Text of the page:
Flies is a tale of depression and loss, of somewhat surrealist pain, regrets and – in many senses – felt like a performance art poem to me, visualised through moments of memory. Lead actor Tim McGill offers us a truth of this darkness and while the over-arching story might sound dispiriting, this is an oddly captivating animal that captures an essence of things we often try to ignore in others. A wonderfully strange, and deeply honest, piece of filmmaking with a disturbing atmosphere and some clever camera methods. Reminded me a little of Rutger Hauer’s outstanding short-film The Room, which is highly recommended.
Man’s Best Friend – Ewelina Borkowska, 5 mins
Man’s best friend… https://vimeo.com/271943163
Man’s Best Friend is less of a short film and more of a compilation of someone’s favourite animal, while there is a story, this plays high on sentiment which isn’t always helped by a repetitive piano motif that renders what could be a poignant, a little tiresome. However, the intentions here are positive ones and wrapped in loving memories for any animal lover. It plays deep on the heartstrings in that respect and is, indeed, a human-to-dog-eye view and even a little ode to #AdoptDontShop, which is a great thing. Even for 5 minutes, it feels a little long, but will it make people cry? Highly likely.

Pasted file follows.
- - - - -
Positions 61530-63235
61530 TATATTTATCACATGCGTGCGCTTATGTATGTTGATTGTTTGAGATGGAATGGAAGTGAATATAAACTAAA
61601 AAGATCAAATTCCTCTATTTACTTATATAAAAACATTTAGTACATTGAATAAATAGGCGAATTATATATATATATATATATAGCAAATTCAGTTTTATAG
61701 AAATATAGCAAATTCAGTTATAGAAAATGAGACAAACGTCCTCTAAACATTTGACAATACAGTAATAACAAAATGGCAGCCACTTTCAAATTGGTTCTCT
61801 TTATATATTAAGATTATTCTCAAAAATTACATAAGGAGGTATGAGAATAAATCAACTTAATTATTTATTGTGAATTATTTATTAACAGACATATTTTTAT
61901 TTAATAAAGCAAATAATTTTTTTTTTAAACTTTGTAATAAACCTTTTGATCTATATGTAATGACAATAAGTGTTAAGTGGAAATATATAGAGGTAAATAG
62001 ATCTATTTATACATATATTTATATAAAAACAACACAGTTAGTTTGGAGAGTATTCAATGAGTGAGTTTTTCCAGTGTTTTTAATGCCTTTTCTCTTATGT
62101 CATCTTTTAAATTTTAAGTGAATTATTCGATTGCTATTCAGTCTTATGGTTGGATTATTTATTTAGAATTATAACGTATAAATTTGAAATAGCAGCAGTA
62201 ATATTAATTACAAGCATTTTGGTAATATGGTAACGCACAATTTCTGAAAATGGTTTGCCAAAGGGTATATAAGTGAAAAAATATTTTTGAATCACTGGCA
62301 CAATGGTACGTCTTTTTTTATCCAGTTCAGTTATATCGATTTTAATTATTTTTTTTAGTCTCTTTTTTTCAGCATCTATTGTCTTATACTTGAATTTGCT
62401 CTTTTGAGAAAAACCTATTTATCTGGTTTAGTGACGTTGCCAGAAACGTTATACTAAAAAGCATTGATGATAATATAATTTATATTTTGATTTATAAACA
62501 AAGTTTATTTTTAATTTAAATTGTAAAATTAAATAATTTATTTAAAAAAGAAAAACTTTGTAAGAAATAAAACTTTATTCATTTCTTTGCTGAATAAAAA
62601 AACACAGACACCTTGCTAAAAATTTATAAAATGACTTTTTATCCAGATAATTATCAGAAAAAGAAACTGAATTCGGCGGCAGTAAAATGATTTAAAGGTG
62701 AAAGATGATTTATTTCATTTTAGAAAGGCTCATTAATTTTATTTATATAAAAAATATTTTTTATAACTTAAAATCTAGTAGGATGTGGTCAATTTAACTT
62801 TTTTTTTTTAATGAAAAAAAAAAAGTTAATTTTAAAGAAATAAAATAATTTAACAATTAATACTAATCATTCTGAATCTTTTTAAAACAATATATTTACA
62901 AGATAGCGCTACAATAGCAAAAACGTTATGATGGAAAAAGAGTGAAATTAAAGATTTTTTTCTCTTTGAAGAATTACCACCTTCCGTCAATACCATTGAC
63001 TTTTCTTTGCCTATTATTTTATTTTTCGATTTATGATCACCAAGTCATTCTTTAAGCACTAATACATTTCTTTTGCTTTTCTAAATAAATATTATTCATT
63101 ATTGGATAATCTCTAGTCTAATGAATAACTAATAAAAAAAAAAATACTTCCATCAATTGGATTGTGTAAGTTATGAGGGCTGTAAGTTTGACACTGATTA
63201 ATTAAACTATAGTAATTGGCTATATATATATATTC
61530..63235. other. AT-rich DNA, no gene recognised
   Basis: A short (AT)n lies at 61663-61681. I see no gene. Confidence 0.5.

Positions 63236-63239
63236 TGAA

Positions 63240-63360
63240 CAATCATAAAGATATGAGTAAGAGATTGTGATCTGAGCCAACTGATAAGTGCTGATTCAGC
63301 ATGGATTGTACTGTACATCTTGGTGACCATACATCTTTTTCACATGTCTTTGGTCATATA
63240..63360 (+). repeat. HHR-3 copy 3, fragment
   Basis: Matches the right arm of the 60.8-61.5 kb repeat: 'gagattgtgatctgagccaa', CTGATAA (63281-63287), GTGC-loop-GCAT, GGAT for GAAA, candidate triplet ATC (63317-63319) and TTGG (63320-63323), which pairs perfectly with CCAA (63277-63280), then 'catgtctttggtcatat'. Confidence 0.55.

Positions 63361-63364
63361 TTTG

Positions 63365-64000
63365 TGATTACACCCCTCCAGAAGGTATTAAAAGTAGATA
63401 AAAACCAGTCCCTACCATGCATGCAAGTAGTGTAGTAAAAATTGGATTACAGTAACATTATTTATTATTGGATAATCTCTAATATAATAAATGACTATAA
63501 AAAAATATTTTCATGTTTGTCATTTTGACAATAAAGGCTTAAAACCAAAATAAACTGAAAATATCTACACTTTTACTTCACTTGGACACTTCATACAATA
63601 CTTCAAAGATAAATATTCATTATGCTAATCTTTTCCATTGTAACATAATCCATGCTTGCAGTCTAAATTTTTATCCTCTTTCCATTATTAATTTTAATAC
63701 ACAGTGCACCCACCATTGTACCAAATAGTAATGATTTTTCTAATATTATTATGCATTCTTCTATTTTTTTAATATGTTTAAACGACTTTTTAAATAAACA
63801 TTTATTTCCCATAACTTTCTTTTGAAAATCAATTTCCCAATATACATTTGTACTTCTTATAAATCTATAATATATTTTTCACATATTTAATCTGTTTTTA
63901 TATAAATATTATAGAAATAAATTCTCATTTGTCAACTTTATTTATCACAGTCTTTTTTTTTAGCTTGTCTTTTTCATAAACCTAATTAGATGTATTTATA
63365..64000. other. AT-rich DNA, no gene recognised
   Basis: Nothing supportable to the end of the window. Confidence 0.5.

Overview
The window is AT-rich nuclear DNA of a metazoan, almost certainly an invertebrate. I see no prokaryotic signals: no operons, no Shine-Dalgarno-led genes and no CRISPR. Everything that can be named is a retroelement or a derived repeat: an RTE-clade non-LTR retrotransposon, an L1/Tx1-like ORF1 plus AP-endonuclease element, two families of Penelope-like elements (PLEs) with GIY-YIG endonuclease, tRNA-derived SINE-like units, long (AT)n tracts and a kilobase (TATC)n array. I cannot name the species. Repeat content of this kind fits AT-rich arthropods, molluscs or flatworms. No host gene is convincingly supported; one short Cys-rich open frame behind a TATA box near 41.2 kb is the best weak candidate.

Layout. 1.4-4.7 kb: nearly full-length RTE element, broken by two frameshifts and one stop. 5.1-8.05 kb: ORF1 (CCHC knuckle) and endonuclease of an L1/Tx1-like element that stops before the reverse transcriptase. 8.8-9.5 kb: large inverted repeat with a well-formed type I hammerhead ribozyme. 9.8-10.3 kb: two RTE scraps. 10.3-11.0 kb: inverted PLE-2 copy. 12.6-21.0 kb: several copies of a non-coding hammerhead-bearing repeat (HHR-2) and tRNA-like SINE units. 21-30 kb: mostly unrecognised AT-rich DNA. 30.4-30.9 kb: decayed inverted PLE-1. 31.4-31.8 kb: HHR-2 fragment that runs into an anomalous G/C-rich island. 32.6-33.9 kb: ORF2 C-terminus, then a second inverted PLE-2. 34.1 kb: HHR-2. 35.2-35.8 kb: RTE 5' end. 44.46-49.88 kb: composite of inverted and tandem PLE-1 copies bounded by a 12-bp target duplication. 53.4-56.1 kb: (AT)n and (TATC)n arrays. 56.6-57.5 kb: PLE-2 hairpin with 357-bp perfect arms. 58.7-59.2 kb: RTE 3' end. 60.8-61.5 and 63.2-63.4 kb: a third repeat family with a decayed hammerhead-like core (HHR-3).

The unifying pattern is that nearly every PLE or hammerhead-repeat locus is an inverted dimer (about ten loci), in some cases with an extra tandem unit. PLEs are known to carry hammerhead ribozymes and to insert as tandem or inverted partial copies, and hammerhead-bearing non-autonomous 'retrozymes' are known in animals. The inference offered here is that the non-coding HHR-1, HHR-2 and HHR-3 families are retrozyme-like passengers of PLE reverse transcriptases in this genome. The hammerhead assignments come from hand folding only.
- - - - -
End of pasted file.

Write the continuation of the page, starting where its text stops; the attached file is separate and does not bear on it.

Anvew ‘Quiescent’ – Aaron Massie, 3 mins